England thin on spin but more bowling options

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In 32 Tests, Moeen Ali has 88 wickets, five-Test old Adil Rashid has 15 scalps, eight-Test old Gareth Batty 15 and one-Test young Zafar Ansari two. Between them, they have three five-wicket hauls. This is the combined strength of the spin attack on which rests England’s hope of taking on India in their backyard.
The last time England went into battle in India, in 2012, they had Graeme Swann (Total: 60 Tests, 255 wickets) and Monty Panesar (50 Tests, 167 wickets), who had already played 46 (192 wickets) and 45 Tests (142) respectively.
The two played a starring role in England’s historic series victory with Swann claiming 20 wickets in four Tests and Panesar 17 in three.
Not Seasoned
The inexperience of their spin attack this time will be a massive disadvantage. Most importantly, in such situations the bowlers don’t know how to react when the opponents change their game plan.
Read | England summon psychologist David Young ahead of spin ordeal in India Tests
This was exposed by the Bangladesh batsmen in the recent series, skipper Alastair Cook admitted at a media interaction at the Cricket Club of India on Saturday.
Bangladesh, known to be happy with draws, were expected to be defensive. “They attacked. We have got (spin consultant) Saqlain (Mushtaq) to pass on that experience,” said Cook.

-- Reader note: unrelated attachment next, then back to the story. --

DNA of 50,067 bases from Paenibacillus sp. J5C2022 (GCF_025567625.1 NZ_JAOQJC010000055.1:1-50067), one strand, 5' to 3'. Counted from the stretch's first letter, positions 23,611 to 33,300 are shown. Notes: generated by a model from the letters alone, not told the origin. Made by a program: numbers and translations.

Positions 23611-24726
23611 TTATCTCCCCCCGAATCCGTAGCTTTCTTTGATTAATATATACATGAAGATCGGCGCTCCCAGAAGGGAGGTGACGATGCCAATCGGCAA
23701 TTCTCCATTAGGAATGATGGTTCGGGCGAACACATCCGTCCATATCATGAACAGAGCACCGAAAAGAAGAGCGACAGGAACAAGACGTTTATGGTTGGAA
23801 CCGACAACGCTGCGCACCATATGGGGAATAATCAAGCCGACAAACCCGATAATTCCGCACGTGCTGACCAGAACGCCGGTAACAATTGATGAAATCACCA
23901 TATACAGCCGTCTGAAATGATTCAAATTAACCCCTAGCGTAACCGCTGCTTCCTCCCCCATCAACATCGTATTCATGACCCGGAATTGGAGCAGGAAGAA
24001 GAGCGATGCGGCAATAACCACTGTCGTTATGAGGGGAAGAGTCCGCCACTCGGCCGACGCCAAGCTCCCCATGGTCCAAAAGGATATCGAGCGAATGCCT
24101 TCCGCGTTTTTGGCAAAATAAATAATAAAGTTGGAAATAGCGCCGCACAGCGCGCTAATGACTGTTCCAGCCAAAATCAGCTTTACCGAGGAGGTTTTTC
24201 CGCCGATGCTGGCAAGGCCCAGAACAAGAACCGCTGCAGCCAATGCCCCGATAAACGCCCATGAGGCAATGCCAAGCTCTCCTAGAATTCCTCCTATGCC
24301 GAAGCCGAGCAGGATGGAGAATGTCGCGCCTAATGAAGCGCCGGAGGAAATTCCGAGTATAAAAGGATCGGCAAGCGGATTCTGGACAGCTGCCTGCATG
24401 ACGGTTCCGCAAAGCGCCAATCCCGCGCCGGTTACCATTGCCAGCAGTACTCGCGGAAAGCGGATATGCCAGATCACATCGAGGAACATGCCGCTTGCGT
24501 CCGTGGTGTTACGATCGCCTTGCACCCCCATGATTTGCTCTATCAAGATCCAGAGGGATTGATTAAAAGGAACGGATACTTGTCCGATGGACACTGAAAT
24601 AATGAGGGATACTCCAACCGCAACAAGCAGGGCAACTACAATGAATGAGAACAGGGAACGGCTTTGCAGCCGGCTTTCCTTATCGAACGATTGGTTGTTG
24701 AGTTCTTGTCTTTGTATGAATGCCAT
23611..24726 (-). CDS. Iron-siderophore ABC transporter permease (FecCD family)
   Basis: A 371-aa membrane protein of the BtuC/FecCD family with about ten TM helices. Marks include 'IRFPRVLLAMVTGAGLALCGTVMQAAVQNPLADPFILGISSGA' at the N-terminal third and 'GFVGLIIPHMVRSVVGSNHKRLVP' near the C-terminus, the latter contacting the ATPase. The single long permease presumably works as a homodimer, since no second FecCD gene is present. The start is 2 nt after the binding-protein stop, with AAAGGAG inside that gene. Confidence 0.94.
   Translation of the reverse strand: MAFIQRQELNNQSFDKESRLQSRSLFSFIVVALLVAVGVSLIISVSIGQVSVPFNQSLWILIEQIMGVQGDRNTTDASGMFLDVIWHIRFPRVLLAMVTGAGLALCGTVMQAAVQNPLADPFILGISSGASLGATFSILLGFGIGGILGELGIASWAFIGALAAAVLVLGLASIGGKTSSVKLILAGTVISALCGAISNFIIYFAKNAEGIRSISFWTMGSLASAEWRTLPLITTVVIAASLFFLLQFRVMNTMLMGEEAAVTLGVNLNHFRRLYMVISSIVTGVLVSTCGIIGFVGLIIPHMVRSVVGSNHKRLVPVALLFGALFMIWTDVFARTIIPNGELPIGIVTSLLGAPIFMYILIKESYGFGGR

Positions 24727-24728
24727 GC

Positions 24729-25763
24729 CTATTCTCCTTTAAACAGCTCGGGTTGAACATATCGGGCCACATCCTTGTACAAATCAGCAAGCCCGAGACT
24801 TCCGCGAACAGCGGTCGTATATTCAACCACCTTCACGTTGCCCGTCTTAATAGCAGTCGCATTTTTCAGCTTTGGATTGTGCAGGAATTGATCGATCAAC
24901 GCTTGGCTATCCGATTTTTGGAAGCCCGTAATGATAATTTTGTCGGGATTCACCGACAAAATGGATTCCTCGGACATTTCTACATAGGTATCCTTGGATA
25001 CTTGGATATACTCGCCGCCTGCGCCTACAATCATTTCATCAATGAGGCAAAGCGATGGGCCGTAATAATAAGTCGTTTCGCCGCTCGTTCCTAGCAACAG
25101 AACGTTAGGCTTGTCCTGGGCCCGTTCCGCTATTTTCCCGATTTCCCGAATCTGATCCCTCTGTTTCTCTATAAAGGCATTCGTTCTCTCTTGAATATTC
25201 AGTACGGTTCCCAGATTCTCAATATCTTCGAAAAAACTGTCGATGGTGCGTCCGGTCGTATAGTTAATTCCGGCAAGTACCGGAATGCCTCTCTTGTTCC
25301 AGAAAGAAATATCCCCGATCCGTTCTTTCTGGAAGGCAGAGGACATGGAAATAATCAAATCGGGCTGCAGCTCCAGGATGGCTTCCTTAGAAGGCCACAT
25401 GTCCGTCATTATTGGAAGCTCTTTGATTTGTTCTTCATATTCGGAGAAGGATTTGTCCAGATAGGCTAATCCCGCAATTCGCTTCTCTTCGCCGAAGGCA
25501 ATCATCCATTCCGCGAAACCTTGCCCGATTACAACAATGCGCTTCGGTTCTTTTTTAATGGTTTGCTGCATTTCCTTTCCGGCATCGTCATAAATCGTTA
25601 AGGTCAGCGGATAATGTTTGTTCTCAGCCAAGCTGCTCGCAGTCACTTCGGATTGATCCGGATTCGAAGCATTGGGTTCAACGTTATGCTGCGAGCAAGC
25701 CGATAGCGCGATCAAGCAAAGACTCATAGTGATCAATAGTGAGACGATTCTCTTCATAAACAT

“This is a very different bowling attack. Swanny and Monty four years ago were at the peak of their powers. Swanny was a very good bowler and Monty did an outstanding job in the three Tests he played. He held one end for us to bowl consistently well. Unfortunately, we haven’t got that experience and probably top quality spinners, but we have got guys who have been very successful against India in the past. Rashid has bowled very well in one-day cricket. We have not quite seen the best of him in Test cricket yet.
More Options
“We have actually got more options in this squad than we had in the last squad. There are different options. We may bowl a few more overs of seam in these tough conditions than we did then but the balance allows us to bowl six bowlers, whereas in that series, we had four.”
To add to England’s challenge, the bowling attack is further depleted as another of their bowling heroes from the last series here, James Anderson, is recuperating from a shoulder injury.
In 2012, Anderson claimed six wickets in the third Test at Kolkata to play his part in the 2-1 win.
He was a doubt for the entire series but on Saturday, there was some cheer for the visitors when it was known that Anderson will join the team early next week and should be available midway through the series.
“It’s really good news, he’s probably a week ahead of where we thought he was going to be. He’s ready to come out, so it’s about trying to get him out to Rajkot as quick as we can. I heard he may be on the same flight as Straussy (Ex-skipper and director-England cricket, Andrew Strauss) on Tuesday, hopefully, but that’s just hearsay. It’s great that he’s put the effort in rather than take the easy option and come back in July. He wants to make a difference in this series.”
Given the limited resources at his disposal and the current form of the two sides, Cook is happy to dub his team the underdogs. “Yes, this is different conditions and we know how hard it could be, but being underdogs takes a lot of pressure off us.”

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